The Great Northwest

70 minutes / HD / 2012

An experimental documentary based on the re-creation of a 3,200 mile road-trip made in 1958 by four Seattle women who thoroughly documented their journey in an elaborate scrapbook…

Fifty years later, Portland filmmaker Matt McCormick found that scrapbook in a thrift store, and in 2010 set out on the road, following their route as precisely as possible and searching out every stop in which the ladies had documented.

In 1958, Bev, Berta, Sissie and Clarice packed into a Plymouth and hit the road.  Visiting tourist attractions and national parks in Washington, Idaho, Montana, and Oregon, they explored the Pacific Northwest just months before the construction of dams and the Interstate Highway System would drastically change the landscape.  Along the way they took photographs, kept notes, and collected menus, brochures, post-cards and receipts, all of which the organized into a crafty scrapbook.

Patiently shot with an observational and voyeuristic approach, The Great Northwest is a lyrical time-capsule that explores the fragility of history while documenting the present.  Using only location sound recordings and void of any narration or music, the film paints a portrait of the region while exploring how the visual landscape of the region has changed over the past 50 years.  While documenting transformations in culture, architecture, and land-use, the film explores the region’s relationship to natural resources, looks at the history of roads, and considers the impact of tourism on the history and development of the American West.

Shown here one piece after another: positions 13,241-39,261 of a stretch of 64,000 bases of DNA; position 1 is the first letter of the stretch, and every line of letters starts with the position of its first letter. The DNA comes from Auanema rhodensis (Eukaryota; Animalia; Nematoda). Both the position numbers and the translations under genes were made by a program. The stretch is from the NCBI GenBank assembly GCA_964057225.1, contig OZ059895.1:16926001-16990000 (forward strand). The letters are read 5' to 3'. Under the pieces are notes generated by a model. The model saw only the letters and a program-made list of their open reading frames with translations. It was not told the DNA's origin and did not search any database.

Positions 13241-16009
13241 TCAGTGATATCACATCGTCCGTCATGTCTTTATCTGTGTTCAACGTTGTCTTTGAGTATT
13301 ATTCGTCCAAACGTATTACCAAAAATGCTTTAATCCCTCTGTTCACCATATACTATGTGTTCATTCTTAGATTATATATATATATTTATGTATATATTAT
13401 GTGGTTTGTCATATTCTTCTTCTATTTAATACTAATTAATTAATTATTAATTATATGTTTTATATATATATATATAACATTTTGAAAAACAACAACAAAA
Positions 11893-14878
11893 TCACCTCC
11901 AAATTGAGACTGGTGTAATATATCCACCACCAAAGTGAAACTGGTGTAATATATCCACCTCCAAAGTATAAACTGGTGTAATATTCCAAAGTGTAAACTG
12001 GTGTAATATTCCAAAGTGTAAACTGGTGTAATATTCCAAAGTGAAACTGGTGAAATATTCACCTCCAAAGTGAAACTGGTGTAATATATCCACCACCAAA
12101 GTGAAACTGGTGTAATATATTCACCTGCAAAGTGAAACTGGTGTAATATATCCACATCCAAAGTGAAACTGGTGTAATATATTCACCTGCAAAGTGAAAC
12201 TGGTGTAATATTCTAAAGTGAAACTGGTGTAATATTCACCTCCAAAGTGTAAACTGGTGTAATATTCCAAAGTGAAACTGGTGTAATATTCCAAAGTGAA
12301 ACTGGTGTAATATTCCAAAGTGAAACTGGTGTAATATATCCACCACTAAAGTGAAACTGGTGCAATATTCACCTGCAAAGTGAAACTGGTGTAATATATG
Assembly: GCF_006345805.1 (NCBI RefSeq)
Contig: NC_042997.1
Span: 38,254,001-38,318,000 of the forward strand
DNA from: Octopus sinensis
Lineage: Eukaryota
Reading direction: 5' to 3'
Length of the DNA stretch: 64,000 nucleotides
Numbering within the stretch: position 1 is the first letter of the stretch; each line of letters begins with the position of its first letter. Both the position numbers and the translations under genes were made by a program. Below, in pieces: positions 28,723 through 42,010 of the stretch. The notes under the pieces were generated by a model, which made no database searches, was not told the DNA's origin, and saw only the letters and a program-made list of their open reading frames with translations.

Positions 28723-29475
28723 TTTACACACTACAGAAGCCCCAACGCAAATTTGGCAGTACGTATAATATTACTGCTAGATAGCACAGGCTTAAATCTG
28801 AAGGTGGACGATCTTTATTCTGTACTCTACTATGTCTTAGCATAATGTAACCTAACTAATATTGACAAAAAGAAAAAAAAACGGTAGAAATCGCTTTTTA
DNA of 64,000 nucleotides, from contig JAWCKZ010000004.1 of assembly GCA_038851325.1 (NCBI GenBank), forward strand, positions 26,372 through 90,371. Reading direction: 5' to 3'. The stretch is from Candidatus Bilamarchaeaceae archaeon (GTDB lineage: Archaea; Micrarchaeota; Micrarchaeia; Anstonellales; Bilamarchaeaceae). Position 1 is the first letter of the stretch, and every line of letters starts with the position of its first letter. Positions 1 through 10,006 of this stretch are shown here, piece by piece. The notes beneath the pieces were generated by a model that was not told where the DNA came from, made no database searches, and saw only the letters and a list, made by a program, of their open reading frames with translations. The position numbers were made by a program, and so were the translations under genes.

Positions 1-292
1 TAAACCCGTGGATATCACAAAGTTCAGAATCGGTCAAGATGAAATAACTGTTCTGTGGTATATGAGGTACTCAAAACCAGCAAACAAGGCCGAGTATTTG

The Great Northwest has shown at venues including The Museum of Modern Art, The Rotterdam International Film Festival, and the Tacoma Art Museum.  The piece can be presented theatrically or as a single-channel video installation in gallery or museum type settings.   Photographs and other ephemera from the project are also available for exhibition and can be viewed in the photography section of this website.

The Great Northwest funded in part by a 2010 Regional Arts and Culture Council Project Grant and the 2011 Oregon Art Commission Media Arts Fellowship.

UPDATE: The Great Northwest now has its own website—>

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